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Verve of the Earthless


Curated by Jacqueline Arias, The Verve of the Earthless – Included artists using digital-based media including audio, video & photography to explore what it means to be isolated by society. Their work recodes, reinterprets and remixes their place on earth.

October 8 & October 9, 2016 a part of the JC Art Studio Tour

Reception: Saturday, October 8, 5-10pm

Artists Include:

Benjamin Lundberg
Samantha Galarza
Joshua Booth
Dana Davenport
William Keops Ibanez
Kelle Colyer-Brown
Jacqueline Arias
Ana Zambrano
Jodie Lyn Kee Chow
Parissah Lin
Mediha Ayub
Maksim Axelrod
Jenny Brover


Benjamin Lundberg 


 from the Casa de Casta series

Catalog. (2016) Paint Chips, Artist’s Blood. 10”x25”. $425 

Casta 5, …who believe they are white. (2016) Paint Chips, Artist’s Blood. 15”x11”. $300 

Diverse Accessible Unfussy. (2016) Paint Chips, Artist’s Blood. 5”x7”.  $200


A Lengua for Mi Boca (2016)

Installation Description 

In the 18th century, Casta paintings were produced in 16-panel collections to catalog and display Spanish classifications of racial mixture in Spanish-colonized lands – that is, various mixed-raced couplings within the Spanish-colonial social order – and codify this system of classifications into distinct categories (ex. mestizo, mulatto, cholo, etc.) that ultimately evidenced, legitimized, and upheld racial supremacy and dominance of “pure-blood” Spanish colonizers in the Américas.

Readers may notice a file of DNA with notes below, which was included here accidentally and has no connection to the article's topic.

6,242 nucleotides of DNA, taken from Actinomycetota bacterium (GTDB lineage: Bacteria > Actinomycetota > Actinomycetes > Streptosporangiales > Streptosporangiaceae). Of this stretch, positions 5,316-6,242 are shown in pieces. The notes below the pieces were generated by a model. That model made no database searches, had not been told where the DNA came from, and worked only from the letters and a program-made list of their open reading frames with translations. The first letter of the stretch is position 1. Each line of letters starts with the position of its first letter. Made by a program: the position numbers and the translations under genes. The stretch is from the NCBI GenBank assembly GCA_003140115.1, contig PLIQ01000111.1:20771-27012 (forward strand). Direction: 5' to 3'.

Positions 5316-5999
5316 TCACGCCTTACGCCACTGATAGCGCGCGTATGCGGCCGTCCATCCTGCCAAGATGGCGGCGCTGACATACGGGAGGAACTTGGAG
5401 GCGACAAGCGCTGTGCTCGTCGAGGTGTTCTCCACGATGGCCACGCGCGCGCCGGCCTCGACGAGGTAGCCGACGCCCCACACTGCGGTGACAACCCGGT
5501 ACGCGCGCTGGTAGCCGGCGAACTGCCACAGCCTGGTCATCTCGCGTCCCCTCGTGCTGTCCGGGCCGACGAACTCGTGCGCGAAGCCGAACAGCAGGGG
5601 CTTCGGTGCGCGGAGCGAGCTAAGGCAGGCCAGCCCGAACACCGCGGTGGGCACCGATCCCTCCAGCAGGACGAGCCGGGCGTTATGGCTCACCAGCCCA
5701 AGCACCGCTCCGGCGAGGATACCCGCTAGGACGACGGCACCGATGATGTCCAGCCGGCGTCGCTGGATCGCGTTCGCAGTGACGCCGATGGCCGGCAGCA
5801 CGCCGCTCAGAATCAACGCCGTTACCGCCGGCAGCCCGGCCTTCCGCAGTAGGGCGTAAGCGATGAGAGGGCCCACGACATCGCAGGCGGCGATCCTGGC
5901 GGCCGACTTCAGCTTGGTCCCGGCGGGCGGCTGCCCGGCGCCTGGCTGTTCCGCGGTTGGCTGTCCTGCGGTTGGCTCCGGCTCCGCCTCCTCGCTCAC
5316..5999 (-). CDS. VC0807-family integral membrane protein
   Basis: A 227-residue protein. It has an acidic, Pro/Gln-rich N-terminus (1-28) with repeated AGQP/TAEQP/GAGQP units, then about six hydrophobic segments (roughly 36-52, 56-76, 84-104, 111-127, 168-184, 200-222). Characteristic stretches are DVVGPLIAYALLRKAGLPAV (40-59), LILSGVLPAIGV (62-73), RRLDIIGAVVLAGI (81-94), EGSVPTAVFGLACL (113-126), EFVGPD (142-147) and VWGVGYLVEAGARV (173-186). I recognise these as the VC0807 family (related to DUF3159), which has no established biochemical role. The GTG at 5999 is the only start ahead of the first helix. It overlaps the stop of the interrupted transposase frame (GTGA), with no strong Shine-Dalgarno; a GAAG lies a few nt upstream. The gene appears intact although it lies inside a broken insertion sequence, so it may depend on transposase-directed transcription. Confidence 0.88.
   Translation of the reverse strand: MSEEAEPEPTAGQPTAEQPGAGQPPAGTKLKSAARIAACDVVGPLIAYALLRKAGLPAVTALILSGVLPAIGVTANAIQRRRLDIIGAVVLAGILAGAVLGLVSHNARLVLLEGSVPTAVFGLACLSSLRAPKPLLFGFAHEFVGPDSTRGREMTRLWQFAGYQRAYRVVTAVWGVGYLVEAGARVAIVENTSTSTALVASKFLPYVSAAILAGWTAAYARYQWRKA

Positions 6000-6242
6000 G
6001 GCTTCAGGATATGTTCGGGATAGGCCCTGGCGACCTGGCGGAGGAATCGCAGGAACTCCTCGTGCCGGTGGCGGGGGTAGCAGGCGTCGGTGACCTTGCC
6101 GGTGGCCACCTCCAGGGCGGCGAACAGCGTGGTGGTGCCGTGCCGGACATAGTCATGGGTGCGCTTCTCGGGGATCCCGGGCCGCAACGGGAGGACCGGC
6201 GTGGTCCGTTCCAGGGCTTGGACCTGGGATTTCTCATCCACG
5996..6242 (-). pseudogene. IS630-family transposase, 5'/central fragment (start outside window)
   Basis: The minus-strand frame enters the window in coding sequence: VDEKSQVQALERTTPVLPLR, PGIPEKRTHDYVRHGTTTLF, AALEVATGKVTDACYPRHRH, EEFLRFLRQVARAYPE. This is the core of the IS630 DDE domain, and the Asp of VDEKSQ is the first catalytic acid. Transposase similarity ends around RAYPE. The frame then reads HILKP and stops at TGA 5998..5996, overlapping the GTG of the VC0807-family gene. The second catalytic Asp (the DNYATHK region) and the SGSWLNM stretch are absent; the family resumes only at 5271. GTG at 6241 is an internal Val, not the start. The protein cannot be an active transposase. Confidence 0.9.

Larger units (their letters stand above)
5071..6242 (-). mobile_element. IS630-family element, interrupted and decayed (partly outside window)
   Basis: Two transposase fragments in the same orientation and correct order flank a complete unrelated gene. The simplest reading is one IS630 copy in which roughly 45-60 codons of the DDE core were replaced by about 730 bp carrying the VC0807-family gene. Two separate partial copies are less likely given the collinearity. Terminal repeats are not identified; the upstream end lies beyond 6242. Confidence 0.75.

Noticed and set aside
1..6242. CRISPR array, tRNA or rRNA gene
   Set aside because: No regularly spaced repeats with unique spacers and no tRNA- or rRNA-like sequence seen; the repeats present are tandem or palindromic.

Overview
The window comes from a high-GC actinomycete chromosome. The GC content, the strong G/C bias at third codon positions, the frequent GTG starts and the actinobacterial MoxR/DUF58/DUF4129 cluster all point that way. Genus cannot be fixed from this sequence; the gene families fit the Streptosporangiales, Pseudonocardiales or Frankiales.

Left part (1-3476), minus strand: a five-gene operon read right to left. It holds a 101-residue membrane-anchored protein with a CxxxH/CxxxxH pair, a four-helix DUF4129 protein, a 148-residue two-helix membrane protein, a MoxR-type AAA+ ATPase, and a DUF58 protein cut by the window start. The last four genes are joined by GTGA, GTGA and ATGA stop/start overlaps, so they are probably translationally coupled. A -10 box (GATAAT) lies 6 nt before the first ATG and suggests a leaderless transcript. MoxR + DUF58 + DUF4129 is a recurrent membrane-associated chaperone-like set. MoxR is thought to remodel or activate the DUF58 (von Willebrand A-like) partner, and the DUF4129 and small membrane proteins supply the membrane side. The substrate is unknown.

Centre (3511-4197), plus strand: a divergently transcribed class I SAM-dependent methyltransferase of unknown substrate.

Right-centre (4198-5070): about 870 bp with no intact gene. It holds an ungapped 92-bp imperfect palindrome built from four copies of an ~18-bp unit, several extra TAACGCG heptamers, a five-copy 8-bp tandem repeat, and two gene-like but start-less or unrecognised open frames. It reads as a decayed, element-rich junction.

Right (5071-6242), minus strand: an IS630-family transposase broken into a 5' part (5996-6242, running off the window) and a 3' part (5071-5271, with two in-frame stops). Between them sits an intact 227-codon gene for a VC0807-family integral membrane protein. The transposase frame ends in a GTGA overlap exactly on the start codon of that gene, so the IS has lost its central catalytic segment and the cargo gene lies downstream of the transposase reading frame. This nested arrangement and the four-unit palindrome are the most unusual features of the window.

Casta de Casa uses paint-chips: objects that contain both commercial and domestic resonances. When holding a paint chip, consumers enter an imaginative space, thinking about what is desirable for their home, and how color might transform the spaces that they live in day-to-day:

Can I live with this? Does this go in my home? Do I want to surround myself with this color?

To further allure the consumer, companies use naming (ex. “Nonchalant White,” “Well-Bred Brown”) and classification, or collections (ex. “Colonial Revival”), to brand their colors. These creative acts of naming and classing are created as a way to sell the consumer, not only a color, but also a story about how this shade will transform their domestic environment.

Casa de Casta assembles paint-chips – whose names echo deeply entrenched, racist ideas about color – to look at the politics of color and desirability within home aesthetics through a selection process guided by the question, what colors do we wish live with?


Performance Description 


Action: Setting a table, Revealing and Displaying a beef tongue, Preparing to swallow, Swallowing the tongue.  

A tape player recites a Spanish lesson throughout.


i1c2 – Josh Booth



Video Music Installation

ca 13 min.